LOS ANGELES (AP) — A fired police officer who threatened to bring "warfare" to the Los Angeles Police Department went on a shooting rampage that left a policeman and two others dead and set off an extraordinary manhunt that had three states and Mexico on alert for much of Thursday.
The search for Christopher Dorner led hair-trigger officers to mistakenly shoot at innocent citizens and forced police to guard their own.
But the focus of police efforts shifted Thursday afternoon to the snowy mountains around Big Bear Lake, about 80 miles east of Los Angeles, where police found Dorner's burned-out pickup truck and tracks leading away from the vehicle.
San Bernardino County Sheriff John McMahon said 125 officers were going door to door and attempting to track the suspect, and that a SWAT team was providing added security to those in the community. Schools were put on lockdown while investigators examined the vehicle and spread out across the area.
"He could be anywhere at this point, and that's why we're searching door to door," McMahon said, adding that the manhunt would continue "as long as we can." A snow storm was expected in the region with temperatures dipping into the teens overnight.
Said LAPD Assistant Chief Michel Moore: "This complex and violent investigation has led to this mountain."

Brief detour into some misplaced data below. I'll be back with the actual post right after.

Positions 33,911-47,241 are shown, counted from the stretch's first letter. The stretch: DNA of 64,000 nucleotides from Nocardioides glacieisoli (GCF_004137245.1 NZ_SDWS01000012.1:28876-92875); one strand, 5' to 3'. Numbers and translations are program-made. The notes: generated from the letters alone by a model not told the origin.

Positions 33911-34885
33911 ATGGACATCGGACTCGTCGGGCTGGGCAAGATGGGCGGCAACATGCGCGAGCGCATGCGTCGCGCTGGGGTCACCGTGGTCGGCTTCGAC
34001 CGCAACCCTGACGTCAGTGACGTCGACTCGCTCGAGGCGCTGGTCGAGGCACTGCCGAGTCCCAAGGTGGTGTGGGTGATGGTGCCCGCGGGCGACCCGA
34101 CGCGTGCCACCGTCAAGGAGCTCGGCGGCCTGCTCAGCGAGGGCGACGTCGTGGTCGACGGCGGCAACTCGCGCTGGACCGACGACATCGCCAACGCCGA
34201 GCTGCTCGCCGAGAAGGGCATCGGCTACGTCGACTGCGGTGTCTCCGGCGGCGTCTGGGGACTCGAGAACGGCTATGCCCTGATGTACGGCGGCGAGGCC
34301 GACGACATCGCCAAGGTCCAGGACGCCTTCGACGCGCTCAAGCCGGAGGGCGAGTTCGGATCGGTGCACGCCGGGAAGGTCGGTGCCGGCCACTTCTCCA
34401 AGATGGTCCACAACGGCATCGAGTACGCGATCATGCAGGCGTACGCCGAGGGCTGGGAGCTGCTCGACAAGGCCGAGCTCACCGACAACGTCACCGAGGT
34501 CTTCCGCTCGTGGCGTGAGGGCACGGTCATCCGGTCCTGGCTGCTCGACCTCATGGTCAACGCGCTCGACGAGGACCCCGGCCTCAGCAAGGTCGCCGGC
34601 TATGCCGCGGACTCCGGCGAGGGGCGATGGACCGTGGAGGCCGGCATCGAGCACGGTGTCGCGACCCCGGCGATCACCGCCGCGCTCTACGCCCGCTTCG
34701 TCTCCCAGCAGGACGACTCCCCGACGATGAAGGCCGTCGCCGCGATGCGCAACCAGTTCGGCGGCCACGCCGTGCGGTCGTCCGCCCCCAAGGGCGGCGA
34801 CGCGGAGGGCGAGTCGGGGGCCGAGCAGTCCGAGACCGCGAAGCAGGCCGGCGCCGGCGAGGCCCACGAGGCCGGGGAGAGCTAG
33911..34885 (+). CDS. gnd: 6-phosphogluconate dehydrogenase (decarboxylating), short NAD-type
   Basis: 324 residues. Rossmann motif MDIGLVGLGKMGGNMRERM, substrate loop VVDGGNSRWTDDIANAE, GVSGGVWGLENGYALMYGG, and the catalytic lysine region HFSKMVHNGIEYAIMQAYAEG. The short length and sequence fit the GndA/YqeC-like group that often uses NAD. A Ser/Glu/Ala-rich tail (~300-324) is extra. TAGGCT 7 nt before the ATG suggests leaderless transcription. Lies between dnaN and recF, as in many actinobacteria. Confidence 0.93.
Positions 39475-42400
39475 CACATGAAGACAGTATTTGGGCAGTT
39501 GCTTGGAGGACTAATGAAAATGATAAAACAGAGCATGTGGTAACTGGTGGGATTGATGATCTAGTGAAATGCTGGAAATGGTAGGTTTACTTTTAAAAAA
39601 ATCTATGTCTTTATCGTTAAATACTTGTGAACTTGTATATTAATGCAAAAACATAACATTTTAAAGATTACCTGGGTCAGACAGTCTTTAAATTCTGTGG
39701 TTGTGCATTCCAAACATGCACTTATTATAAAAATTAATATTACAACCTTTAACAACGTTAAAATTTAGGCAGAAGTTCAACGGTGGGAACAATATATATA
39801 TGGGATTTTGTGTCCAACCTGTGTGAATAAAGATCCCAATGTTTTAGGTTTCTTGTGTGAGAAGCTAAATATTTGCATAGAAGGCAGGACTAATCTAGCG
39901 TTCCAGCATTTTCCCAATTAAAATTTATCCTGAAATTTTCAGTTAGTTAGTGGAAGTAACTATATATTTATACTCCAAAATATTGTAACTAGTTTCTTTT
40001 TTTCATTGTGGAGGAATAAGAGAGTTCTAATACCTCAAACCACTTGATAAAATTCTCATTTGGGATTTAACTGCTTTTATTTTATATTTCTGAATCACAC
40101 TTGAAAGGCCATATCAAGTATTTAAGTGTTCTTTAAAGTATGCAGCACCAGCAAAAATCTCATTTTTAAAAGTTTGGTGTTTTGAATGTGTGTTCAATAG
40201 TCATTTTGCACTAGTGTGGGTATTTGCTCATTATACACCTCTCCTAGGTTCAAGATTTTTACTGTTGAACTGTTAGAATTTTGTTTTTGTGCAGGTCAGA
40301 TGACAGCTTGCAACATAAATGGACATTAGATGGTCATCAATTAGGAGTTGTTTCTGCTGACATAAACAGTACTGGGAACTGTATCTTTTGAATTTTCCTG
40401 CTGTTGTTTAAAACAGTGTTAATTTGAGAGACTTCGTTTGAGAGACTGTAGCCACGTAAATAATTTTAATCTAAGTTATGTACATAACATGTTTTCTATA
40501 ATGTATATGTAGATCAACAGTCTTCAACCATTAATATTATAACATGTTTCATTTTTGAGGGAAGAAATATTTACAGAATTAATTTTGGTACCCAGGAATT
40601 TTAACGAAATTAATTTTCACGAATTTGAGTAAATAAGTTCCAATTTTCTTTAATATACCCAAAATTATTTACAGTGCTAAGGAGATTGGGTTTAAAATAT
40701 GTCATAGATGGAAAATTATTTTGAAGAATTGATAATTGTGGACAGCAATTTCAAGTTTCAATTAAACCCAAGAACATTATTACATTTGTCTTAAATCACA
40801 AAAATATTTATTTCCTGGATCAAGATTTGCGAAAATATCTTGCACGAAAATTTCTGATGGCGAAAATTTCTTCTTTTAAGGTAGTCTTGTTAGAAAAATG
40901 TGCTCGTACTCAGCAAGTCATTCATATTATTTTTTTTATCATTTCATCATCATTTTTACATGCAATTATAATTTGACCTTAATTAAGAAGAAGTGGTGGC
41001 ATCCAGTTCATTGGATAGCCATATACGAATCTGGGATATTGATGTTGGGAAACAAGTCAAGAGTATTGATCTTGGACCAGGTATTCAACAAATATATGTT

The pickup was to be processed at a crime lab Thursday evening and examined by investigators from multiple agencies.
Throughout the day, thousands of heavily armed officers patrolled highways throughout Southern California, while some stood guard outside the homes of people police say Dorner vowed to attack in a rant posted online. Electronic billboards, which usually alert motorists about the commute, urged them to call 911 if they saw him.
"I will bring unconventional and asymmetrical warfare" to Los Angeles Police Department officers, on or off duty, said the manifesto. It also asserted: "Unfortunately, I will not be alive to see my name cleared. That's what this is about, my name. A man is nothing without his name."